RAC teen fellowship programs are learning intensives in community organizing, designed to equip our youth leaders with the skills to create change in their home communities. Through fellowships, high schoolers connect with other social justice leaders from across the country and learn lifelong skills applicable to any issue they are passionate about. The fellowships value experiential learning, moving beyond theory and Zoom trainings into action. Each fellowship culminates in teens designing and implementing a project in their home communities. As a fellow, you’ll learn community organizing skills, explore your own identity and what your sources of privilege and oppression are, the roots of voter suppression in America, skills to register voters, and complete a civic engagement project in your home community. You get to learn, decide how you want to make an impact, and be the leader that makes it happen.

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Sophomores and Juniors: College Planning Starts Now!

Sophomores and Juniors: College Planning Starts Now!

College counseling is not a program that you simply sign up for and “work”—it’s a relationship and a process that takes place over an extended period of time.

The majority of our work with students—which includes academic planning, narrative and extracurricular development (your academic and EC “story” for college), a strategic college list, and completing essays, app data, and an extended resume—starts in 10th or early in 11th grade.

Juniors (and some soph’s) can:

  • Start to prep for standardized exams. Don’t wait until spring of your junior year or later to begin prep. We have a small list of tutors who we can highly recommend; don’t leave who you work with up to chance.
  • Meet with your school guidance counselor. They will write one of your letters of recommendation for college, and the letter will be much more personal if you know each other.
  • Build your story! Have you been heavily involved with any of your extracurricular activities (other than sports, which can’t major in!!!)? Look for impact and leadership opportunities. More importantly, does your resume point toward a major or intellectual interest? What is your story, and how is it told on your resume?
  • Plan your summer wisely. You’ll want to use this summer to build your resume and make sure it’s pointed toward your intended major.
  • Visit the websites of schools you are interested in. Explore the admission and academic pages, start to attend virtual offerings and track your contact with schools. It should be exciting to kick your college research into higher gear. Don’t forget to connect with your reps, too.

Fill out the contact form to schedule a consult and find out how we can support you in your college planning and application process.

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Volunteer Opportunity – Support Ukrainian Youth

Volunteer Opportunity – Support Ukrainian Youth

Volunteer Opportunity!

ENGin is a nonprofit organization that pairs Ukrainian youth with English speakers for free online conversation practice and cross-cultural connection. They work with students aged 13-35 and volunteers aged 14+.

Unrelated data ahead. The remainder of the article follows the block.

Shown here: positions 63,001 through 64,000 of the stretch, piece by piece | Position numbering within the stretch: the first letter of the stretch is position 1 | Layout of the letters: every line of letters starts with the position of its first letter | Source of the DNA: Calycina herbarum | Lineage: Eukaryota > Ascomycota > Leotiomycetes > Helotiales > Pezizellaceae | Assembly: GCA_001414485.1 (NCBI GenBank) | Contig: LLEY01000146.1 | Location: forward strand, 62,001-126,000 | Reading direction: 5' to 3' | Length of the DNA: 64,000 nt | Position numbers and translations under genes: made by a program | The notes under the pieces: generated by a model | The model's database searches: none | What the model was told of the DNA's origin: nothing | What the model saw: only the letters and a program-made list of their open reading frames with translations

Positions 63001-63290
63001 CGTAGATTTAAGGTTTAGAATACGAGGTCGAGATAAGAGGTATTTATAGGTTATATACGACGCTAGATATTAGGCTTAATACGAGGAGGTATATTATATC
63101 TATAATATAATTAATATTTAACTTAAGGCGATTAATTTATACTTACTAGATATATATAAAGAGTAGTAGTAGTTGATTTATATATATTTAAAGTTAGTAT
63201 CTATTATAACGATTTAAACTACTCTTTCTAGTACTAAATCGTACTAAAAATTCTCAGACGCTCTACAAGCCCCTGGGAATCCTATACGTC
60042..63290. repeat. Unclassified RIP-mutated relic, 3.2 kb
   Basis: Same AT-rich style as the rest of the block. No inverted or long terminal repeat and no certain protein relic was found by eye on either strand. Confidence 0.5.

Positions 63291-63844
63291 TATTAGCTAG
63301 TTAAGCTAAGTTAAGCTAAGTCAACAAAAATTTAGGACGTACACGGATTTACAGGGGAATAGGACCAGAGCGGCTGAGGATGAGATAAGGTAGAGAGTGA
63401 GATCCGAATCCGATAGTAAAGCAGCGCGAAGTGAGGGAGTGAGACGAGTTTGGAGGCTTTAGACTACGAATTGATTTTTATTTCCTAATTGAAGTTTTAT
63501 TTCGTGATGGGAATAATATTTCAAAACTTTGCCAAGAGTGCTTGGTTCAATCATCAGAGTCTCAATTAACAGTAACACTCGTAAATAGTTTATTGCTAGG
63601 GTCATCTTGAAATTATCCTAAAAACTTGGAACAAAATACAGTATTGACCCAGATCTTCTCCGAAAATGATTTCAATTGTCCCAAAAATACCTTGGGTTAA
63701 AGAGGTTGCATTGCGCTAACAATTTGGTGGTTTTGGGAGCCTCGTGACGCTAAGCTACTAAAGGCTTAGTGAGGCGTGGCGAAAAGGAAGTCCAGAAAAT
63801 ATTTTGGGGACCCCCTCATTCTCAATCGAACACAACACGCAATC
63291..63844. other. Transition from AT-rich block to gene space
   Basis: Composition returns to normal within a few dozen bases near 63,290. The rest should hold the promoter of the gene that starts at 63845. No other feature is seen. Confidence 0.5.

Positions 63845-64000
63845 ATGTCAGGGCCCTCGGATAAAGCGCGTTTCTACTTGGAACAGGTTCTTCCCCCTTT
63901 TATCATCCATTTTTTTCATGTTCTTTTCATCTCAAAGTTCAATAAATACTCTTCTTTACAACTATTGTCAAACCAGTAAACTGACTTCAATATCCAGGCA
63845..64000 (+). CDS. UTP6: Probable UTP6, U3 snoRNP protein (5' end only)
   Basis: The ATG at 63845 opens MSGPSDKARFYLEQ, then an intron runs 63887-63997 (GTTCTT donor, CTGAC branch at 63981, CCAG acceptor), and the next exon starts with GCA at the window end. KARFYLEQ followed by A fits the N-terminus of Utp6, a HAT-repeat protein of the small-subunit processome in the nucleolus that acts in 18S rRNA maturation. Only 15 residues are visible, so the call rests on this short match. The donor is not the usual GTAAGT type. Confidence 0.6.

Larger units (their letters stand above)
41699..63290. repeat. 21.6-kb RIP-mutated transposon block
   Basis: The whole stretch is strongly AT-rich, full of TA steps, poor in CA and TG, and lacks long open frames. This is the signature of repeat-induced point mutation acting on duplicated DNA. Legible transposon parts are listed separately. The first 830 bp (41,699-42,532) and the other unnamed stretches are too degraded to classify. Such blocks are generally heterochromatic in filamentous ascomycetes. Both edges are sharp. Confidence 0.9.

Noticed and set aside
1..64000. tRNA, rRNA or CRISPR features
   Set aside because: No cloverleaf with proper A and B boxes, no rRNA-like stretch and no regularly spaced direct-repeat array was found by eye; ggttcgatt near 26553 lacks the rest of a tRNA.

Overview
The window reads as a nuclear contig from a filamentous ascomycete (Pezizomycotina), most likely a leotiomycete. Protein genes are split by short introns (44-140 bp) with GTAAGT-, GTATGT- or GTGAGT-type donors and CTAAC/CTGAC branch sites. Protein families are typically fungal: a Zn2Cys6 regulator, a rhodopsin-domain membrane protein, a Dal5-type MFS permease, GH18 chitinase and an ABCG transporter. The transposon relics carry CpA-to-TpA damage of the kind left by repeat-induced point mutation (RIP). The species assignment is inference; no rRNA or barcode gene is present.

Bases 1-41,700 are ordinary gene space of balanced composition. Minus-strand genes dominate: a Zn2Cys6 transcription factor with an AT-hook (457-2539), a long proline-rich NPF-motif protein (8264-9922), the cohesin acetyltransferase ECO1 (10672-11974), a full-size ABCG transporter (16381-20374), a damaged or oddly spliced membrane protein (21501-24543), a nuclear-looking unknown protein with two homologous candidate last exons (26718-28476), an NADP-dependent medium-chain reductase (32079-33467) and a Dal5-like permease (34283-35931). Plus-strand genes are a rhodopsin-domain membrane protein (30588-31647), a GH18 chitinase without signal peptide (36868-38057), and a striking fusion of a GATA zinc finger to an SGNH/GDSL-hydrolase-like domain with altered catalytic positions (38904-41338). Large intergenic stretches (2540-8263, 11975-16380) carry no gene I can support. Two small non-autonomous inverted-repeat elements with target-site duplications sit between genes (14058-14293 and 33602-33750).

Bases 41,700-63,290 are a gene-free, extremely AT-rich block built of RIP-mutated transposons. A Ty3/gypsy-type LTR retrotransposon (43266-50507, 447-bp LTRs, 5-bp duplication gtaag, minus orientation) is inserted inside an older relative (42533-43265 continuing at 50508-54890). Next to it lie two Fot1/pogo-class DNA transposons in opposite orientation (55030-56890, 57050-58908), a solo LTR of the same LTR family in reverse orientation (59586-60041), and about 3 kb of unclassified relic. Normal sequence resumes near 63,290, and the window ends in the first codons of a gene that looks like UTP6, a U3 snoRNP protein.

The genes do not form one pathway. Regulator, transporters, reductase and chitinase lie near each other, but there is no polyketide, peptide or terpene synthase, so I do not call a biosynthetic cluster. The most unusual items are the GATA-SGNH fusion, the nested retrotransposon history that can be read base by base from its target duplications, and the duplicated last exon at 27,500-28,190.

ENGin pairs English learners with volunteers from around the world to conduct weekly online speaking sessions. Every learner and volunteer is screened to ensure their fit for the program. Participants are then matched based on preferences, interests, and availability to ensure an effective and mutually enjoyable communication experience. After a match is made, ENGin supports learners and volunteers throughout their participation in the program with tips, resources, and problem resolution.

Read more here. 

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Teach 24/7 Internships

Teach 24/7 Internships

Education Development:

  • Instructional Design and Delivery
  • Curriculum Research and Evaluation
  • School Design and Research:
  • Student Teacher
  • Educator and Instructional Design Internship

Operations:

  • Digital Marketing
  • Business Development
  • Finance and Funding
  • Operations and Systems Design

Design and Development:

  • Writing and Communications
  • Audio Recording and Design
  • Graphic Design and UX/UI
  • Web Design and Development
  • Media Production and Design
  • Game Design and Development

Read more here!

Best Summer Programs for High School Students: Social Justice & Activism

Best Summer Programs for High School Students: Social Justice & Activism

As part of your college application, extracurricular activities—including those over the summer— help demonstrate your intellectual curiosity and commitment to an area of study (typically, the one you might pursue in college).

But “programs” are not the only way to explore academic interests. You can join clubs at your school or locally, take free online classes via edX and Coursera, shadow, or intern (aka volunteer for most students)—there are tons of options ranging from super formal (and pricey) to those as simple as reading in your free time.

The following programs are some of our favorites for students interested in exploring social justice and activism.

Pen American Free Speech Advocacy Institute (Spring too!!!). PEN America’s Free Speech Advocacy Institute is a 15-week online education and training program that will provide students with a foundational understanding of free expression as a civil right and an ongoing contemporary topic of social and political conversation. Students will be introduced to a broad range of issues related to free expression at both the domestic and international levels, covering the First Amendment and free expression limitations established by the Supreme Court, as well as the history of free expression as a human right, and other modern issues related to the Internet, protest, political dissent, hate, and freedom of the press.